LAURA. You can know. Your spirit knows things, if you listen.
SAM. But a lot of different people say it knows different things. It's your word against theirs.
LAURA. But I know, Sam.
SAM. Look, that's still the exact thing people say about very different beliefs. That's why I trust rationality--because it's something. And rationally, a guy like the God you believe in doesn't really add up.
KEVIN. Okay--[hold hands up for order]--I'm the client, and I'm asking you not to use the rock argument any more.
SAM. What? Who's talking about the rock? Look, I don't need the rock. The same thing works for omniscience. Let's say you have a computer, okay?
LAURA. No, let's not.
SAM. I'm serious. So there's this computer, right, a big old honking Isaac Asimov this-computer-can-do-anything kind of computer--
LAURA. No! Look, Sam, I honestly just don't feel like talking about it any more, okay?
LAURA. Forget it.
KEVIN. Yeah, seriously.
SAM. Guys, I'm on the job. [displays sandwich meaningfully] I can't just call it quits. I have my pride.
TERRY. Can't we call a truce?
SAM. You all know the deal. I got my food, fair and square, so I have to hold up my end of the bargain.
KEVIN. Then I'll take the damn hoagie back.
TERRY. Kevin, honestly, this is Sam's livelihood.
SAM. Will you just give me a minute? I can prove this, listen. Say you have the biggest computer imaginable.
LAURA. Quit it. What will you accept? Will you change the subject for some cigarettes?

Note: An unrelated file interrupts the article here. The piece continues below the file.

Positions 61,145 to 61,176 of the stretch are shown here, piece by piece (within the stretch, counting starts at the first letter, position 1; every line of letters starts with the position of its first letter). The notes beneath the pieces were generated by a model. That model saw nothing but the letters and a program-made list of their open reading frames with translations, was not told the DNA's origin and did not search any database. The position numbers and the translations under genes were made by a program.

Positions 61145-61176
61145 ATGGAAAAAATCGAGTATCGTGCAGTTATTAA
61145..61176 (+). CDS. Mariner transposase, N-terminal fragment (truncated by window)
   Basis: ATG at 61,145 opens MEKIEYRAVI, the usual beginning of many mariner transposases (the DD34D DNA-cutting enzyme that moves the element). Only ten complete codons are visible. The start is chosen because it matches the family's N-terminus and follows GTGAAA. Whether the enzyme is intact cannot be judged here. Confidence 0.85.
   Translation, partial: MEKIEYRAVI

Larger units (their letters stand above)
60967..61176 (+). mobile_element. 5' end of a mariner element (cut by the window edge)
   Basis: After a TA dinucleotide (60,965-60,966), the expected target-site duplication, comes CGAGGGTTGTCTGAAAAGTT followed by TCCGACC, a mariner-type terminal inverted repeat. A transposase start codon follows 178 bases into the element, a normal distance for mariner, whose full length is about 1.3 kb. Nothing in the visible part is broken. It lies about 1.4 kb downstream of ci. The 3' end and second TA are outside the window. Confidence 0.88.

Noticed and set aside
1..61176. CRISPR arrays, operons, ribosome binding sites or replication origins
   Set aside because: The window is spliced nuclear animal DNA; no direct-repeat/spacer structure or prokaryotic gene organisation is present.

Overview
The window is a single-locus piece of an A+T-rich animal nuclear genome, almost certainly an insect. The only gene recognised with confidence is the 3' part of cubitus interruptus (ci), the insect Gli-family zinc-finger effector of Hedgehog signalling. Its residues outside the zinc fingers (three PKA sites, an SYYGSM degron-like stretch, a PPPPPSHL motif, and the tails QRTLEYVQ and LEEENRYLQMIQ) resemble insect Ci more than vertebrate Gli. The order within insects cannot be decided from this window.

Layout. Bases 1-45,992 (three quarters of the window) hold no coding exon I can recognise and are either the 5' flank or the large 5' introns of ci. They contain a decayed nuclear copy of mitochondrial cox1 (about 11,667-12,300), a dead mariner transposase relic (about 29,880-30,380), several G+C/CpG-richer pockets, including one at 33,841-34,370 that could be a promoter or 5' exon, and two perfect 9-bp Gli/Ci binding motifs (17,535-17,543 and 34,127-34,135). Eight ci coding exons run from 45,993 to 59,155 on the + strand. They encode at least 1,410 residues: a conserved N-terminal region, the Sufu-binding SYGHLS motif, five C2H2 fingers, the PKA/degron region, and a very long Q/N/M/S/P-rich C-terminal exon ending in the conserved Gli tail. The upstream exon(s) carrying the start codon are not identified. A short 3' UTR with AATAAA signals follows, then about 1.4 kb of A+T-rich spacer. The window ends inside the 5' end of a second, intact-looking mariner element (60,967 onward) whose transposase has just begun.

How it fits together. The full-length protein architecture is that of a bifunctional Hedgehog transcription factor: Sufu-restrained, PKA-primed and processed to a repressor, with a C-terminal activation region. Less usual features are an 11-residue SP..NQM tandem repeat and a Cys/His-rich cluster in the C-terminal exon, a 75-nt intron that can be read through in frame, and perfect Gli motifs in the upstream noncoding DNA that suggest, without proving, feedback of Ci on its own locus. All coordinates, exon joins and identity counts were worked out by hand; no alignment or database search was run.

SAM. [gesticulating at sign] Food! Sustenance! You're offering me poison!
KEVIN. [astonished, to LAURA] You smoke?
LAURA. No! Some of yours.
SAM. Two minutes! Okay? I can prove there's no God in two minutes.
LAURA. Whatever. Sam, tell you what. I'm out of cookies, but I'll give you five bucks just to shut the hell up.
SAM. Whoa! Stop the presses!
LAURA. [digging and producing a fiver] Here. Yours, to be quiet.
SAM. I'm right on it.
[A moment of silence.]
SAM. That's good, right?
KEVIN. [to LAURA, quietly] What do you feel like doing, now?
LAURA. I don't know. [to SAM] Are you going to be okay? Do you have someplace to go?
SAM. Oh, sure. And anyway, this guy still owes me lunch.
LAURA. Well, by now it's dinner.
TERRY. That's fine, if you're still going to be hungry after that sub.
SAM. This? This is going in the fridge. I'm not wasting a good meal.
[SAM packs up his things.]
TERRY. You two are welcome along.
LAURA. [exchanging glances with KEVIN] Oh, I don't think so...
KEVIN. Thanks anyway, though.
LAURA. Yeah. We'd better be going.
[Exit LAURA and KEVIN at leisure. TERRY waves; SAM is oblivious. As they continue speaking they begin to mosey offstage.]
TERRY. So would you say it's been a pretty good day?
SAM. Phenomenal. A lot better than I expected. If things keep going like this, maybe I'll keep coming out.
TERRY. What else were you thinking of doing?
SAM. I don't know exactly. I mean, who really knows what the people with the great jobs did to get there?
TERRY. What kind of great jobs do you mean?
SAM. The greatest job you can have. Getting paid for your personality. Getting a lot of money just for being the kind of person you would have been anyway. You know, like Aristotle, or Abbie Hoffman, or George Will. People who just get to sound off on whatever they feel like talking about, and make a living from it.
TERRY. Well, you've got the opinions, at least.
SAM. Plenty more where this came from. Where are we going?
TERRY. What do you like?
TERRY. [pause] That's it? Just "whatever"?
SAM. Sure, why? Just anything you had in mind.
TERRY. Huh. I guess I figured you'd have strong opinions.
SAM. Learned that one a while ago, Terry: those who argue for food are well advised not to argue about it.
TERRY. Come on, then.